Hop Along at the Irenic

Hop Along is a band known for their raw, emotional songwriting brought forth by lead singer Frances Quinlan’s mighty vocals.  The Philadelphia-based quartet began in 2004 as a solo project of Quinlan’s and later developed into a four-piece consisting of her brother Mark Quinlan on drums, bassist Tyler Long and former Algernon Cadwallader member Joe Reinhart on guitar. Hop Along has been a dynamic figure in folk rock in the post-2010 era, emerging even before Philadelphia was hailed as the capital of new indie with the 2012 release of their album “Get Disowned.”  As their 2015 release, “Painted Shut,” gathered even more praise, Hop Along became a band known for emphatic songwriting laced with expressive riffs.  

Taking the stage at the Irenic to promote their most recent release, “Bark Your Head Off, Dog,” the band worked to translate the powerful sentiments expressed on their record into a fulfilling live show.  The rustic backdrop of hanging lights against wood gave the show a homey, backyard-jam feel. Clad in a mix of shorts, baseball caps and t-shirts complete with a few cans of beer, the band’s natural chemistry effectively loosened the mature crowd.  Beginning the show with “How Simple,” the band had everyone swaying, with a mix of foot stomping and head nodding. They continued into “Kids on the Boardwalk” and “Fox in Motion,” pausing to address the crowd about the extremely high temperature in the room that had us all sweating in gross unity. What followed was a fan-requested rendition of “Powerful Man,” a personal story of Quinlan’s about the time she saw a man abusing his son in public and her inability to confront him.  A few times, Quinlan mentioned how the show was taking place in a church, proclaiming, “it’s weird to sing a spiritually questionable song in a place such as this” before going into “What the Writer Meant.” Finishing the set with album closer “Prior Things,” the group had the crowd bowing their heads rapturously. Returning onstage for an encore, the band played three older songs highlighted with a riff in “The Knock” that had everyone holding their breath. Closing with “Tibetan Pop Stars,” (once hailed by Blink-182 bassist Mark Hoppus as “the most painfully beautiful song ever”), the band retreated humbly, leaving a storm of applause in their wake.  The crowd responded appreciatively to every bit of light the band gave off, basking in the essence of comfort that permeated through the room. Amidst a room of scene veterans who probably had to put effort into attending a Sunday night show, Hop Along made the experience easy and worthwhile.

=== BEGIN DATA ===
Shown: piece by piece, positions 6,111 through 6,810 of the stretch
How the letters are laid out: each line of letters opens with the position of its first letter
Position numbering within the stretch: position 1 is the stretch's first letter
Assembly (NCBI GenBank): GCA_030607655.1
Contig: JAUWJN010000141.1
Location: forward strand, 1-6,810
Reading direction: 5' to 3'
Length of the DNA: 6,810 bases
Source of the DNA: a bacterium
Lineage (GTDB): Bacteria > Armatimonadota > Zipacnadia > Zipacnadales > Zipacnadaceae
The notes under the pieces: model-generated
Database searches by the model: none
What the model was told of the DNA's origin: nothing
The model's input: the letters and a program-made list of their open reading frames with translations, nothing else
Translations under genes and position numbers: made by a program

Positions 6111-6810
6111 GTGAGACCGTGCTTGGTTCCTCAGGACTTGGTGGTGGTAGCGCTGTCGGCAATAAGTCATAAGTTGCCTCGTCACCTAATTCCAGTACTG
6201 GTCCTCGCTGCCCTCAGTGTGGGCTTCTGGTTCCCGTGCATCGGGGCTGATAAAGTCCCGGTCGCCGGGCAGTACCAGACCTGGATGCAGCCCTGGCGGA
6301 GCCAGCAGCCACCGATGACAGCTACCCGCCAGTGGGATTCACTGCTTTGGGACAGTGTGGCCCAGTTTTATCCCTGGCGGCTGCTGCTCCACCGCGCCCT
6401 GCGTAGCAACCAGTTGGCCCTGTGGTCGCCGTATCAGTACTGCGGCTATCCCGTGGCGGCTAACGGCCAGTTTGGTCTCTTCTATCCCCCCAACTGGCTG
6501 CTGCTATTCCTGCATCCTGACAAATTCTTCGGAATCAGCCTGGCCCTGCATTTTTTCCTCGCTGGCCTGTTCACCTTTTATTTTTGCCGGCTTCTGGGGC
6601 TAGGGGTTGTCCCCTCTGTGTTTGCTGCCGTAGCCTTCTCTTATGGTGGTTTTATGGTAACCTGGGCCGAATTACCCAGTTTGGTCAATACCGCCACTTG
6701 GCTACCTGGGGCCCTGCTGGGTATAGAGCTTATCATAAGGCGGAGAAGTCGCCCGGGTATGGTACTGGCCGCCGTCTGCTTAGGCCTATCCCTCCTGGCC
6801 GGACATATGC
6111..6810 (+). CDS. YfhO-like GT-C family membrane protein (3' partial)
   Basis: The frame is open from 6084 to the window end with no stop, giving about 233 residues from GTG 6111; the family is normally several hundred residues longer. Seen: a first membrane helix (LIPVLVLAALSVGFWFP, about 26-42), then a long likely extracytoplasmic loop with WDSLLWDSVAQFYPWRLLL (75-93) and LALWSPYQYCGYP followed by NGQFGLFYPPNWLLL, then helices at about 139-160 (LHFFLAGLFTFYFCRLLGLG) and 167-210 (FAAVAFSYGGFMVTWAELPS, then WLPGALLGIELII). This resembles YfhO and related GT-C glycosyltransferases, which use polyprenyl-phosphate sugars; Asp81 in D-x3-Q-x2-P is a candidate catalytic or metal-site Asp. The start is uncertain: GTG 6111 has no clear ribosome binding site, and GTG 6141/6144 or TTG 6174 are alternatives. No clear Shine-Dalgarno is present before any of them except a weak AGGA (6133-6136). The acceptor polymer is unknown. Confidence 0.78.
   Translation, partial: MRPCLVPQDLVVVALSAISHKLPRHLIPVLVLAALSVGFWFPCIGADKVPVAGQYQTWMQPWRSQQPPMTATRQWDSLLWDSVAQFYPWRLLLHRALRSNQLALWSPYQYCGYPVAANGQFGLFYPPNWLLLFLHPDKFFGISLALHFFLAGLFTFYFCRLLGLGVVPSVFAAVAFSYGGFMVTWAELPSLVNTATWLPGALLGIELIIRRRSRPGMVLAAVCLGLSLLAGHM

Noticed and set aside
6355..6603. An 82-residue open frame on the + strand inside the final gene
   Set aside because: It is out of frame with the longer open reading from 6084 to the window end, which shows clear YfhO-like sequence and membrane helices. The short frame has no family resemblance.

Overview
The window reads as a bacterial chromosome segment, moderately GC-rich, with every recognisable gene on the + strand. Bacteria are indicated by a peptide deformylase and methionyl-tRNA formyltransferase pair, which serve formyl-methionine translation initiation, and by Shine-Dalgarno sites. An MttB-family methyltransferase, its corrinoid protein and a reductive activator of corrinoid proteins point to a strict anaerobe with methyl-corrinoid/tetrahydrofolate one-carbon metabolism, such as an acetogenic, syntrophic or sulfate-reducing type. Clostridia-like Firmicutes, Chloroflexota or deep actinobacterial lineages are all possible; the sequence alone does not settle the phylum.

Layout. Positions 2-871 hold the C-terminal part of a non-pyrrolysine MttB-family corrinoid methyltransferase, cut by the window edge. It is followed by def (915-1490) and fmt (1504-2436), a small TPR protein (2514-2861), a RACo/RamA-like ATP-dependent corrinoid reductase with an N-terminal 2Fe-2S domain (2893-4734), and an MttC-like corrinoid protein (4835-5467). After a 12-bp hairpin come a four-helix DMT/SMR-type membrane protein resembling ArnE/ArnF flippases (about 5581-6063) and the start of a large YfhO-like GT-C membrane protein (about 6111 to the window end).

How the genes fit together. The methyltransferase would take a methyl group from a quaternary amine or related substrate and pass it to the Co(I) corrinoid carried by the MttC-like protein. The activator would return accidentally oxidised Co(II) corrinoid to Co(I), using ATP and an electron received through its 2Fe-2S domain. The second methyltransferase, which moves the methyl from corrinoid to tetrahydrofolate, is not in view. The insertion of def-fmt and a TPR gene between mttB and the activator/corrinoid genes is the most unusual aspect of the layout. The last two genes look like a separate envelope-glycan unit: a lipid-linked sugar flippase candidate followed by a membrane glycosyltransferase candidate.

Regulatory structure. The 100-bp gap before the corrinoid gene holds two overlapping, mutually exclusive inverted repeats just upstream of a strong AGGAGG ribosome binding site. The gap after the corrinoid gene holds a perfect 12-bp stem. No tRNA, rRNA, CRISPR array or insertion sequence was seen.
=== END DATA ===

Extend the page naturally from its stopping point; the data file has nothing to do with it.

Alicia Hoole